In 1977 he was in Hollywood, working on a movie script for Burt Lancaster. Joy sent a card saying: "Happy returns for your 60th." Cleary realised he was far from home: researching in the morning, writing in the afternoon, spending lonely nights in a hotel and drinking too much. He decided he didn't want to grow old in England, he didn't like living in America, and he missed his friends in Australia.

He'd written three Malone tales by then but "didn't want to get trapped by it. Then I realised I could use Scobie by hanging it on crime, which intrigued the international market, and write about what it was like living in Sydney in the late '80s and through the 90s."

He was never interested in mystery but in the characters. "They bring it alive, add truth, solve plot problems." There was much Cleary in Malone, a parsimonious Irish-Catholic inner city-raised honest cop predisposed towards the battler, a man forced to combat his prejudices in coming to terms with multiculturalism, feminism, homosexuality.

Cleary once said that, at 40, he appreciated "I did not have the intellectual depth to be the writer I would like to be, so I determined to be as good a craftsman as I might be". Despite such self-deprecation, he would get annoyed "when people dismiss me as a thriller writer -- I think to myself: Well, the buggers haven't read half of me because if they look at my books they would find half are not thrillers."

He was always modest about his work, and somewhat under-appreciated by the literary world. His own assessment was that he lacked a poetic eye but had an eye for colour and composition and was strong on narrative and dialogue. And he took pride in the research underpinning his works. The need for research fed the desire to travel, which suggested novel ideas, reinforcing the need to travel. He visited Berlin to check out Checkpoint Charlie and delve into Nazi archives; he spent time in Bolivia and in Simla, in India; and he went trekking in Papua New Guinea and Burma.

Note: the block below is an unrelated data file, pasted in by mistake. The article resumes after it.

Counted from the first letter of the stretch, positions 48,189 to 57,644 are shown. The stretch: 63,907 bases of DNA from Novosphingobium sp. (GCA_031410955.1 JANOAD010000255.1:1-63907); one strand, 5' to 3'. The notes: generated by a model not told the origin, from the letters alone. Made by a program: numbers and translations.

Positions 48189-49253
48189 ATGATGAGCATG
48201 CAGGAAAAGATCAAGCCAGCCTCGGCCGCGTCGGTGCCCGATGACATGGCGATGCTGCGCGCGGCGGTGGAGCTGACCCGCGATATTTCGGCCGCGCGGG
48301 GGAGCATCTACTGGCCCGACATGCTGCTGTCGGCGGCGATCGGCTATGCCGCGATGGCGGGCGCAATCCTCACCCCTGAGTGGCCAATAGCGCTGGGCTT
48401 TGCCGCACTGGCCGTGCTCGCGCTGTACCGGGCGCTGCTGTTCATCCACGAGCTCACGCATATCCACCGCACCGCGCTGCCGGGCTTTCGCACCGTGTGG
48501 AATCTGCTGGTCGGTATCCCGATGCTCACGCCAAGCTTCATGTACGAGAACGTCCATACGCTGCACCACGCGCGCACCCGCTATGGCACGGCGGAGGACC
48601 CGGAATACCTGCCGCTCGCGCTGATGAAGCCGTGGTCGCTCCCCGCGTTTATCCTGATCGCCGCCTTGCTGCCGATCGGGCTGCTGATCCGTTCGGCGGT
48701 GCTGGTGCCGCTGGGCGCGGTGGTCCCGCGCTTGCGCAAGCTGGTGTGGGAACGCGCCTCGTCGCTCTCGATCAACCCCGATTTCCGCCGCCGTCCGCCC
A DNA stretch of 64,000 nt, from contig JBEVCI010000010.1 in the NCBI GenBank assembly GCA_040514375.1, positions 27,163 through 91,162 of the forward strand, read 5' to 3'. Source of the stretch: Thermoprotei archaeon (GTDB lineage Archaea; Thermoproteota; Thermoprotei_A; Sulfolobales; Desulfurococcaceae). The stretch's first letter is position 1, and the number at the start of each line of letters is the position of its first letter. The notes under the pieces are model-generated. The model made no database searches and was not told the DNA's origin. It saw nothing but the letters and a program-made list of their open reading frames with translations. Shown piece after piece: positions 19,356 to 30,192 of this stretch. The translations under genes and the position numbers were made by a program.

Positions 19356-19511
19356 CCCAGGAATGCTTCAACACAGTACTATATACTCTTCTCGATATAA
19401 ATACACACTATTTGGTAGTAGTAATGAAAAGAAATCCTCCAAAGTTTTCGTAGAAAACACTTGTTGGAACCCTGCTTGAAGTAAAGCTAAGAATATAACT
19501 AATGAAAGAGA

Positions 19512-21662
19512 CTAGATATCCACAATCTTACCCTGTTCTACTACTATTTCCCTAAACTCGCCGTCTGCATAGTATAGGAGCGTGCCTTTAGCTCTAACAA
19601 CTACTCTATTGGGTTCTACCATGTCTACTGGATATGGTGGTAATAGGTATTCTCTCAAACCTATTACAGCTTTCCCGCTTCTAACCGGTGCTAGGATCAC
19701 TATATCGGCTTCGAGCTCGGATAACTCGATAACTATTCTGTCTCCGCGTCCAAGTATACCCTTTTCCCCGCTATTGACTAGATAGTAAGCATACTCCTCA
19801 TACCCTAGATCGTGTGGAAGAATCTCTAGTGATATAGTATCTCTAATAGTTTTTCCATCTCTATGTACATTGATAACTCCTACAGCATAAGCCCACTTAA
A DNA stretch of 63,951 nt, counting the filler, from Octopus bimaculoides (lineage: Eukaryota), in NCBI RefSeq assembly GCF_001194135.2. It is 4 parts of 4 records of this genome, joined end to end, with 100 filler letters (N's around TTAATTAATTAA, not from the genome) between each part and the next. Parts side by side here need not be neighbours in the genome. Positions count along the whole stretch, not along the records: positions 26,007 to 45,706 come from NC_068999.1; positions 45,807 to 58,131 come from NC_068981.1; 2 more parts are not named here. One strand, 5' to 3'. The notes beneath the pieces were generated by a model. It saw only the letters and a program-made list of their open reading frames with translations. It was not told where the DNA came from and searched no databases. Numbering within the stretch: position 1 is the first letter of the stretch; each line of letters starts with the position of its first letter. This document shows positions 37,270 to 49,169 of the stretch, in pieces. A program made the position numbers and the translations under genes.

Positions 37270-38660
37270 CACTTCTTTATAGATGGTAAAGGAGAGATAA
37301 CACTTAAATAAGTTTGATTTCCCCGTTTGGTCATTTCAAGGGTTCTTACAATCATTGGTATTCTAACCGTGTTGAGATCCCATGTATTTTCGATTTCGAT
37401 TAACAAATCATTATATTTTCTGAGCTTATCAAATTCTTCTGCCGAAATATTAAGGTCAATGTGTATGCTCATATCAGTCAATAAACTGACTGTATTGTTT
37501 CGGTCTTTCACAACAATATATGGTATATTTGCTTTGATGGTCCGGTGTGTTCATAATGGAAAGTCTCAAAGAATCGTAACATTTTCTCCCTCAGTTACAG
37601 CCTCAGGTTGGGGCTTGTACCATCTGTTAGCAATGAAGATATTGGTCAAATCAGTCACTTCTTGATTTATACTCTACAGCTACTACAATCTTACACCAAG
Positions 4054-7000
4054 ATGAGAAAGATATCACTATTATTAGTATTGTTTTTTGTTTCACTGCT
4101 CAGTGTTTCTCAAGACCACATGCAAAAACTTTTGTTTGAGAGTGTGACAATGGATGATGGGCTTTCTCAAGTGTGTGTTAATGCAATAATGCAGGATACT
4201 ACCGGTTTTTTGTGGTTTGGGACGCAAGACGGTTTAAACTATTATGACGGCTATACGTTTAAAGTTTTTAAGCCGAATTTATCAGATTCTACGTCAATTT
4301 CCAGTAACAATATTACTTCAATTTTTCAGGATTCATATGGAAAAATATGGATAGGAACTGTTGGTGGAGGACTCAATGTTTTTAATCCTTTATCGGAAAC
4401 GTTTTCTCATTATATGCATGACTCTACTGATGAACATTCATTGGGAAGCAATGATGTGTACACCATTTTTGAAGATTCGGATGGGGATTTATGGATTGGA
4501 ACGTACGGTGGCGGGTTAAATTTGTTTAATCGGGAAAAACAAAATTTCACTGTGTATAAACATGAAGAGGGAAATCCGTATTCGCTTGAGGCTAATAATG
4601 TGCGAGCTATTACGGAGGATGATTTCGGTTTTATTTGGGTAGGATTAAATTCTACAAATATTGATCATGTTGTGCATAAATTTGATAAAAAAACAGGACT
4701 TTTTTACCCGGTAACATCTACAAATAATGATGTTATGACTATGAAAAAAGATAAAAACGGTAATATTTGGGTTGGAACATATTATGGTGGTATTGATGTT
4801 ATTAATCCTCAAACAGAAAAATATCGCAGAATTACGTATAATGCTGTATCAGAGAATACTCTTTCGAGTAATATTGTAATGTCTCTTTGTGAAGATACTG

He followed current affairs with an aficionado's eye, and would drive around Sydney in the Daimler he brought home in 1974 to "get local colour and backdrop". He denied being a petrolhead, but he drove around the US twice, took a trip through Africa, owned the first Jensen in Australia, and was among the first to take a private car into Russia in 1957.

Despite his extensive writing life, Cleary maintained relatively few literary relationships, his close friends tending to be those he made back in the day. One writer friendship he valued was with Morris West. They met in England in 1957 and had much in common beyond their faith: both had long careers overseas, an international outlook and worked in Hollywood; both made prodigal-son returns to Australia and both at different stages were subjected to critical maulings at home.

But while West revelled in the spotlight, Cleary saw himself amid the footlights. Yet in any account of Australian literature, they deserve equal billing. They saw the world as their stage, and wrote for it. They attracted huge audiences. And while they peopled their books with Australians, they were not tribal. In some ways, they were larger-than-life pioneers: a concept that would have made the diminutive Cleary laugh out loud. Yet from a man who said "my two favourite words are octogenarian and nymphomaniacal, but unfortunately they don't go together", who would expect anything else?

Published in The Australian, July 22, 2010

Copyright (c) Murray Waldren 2010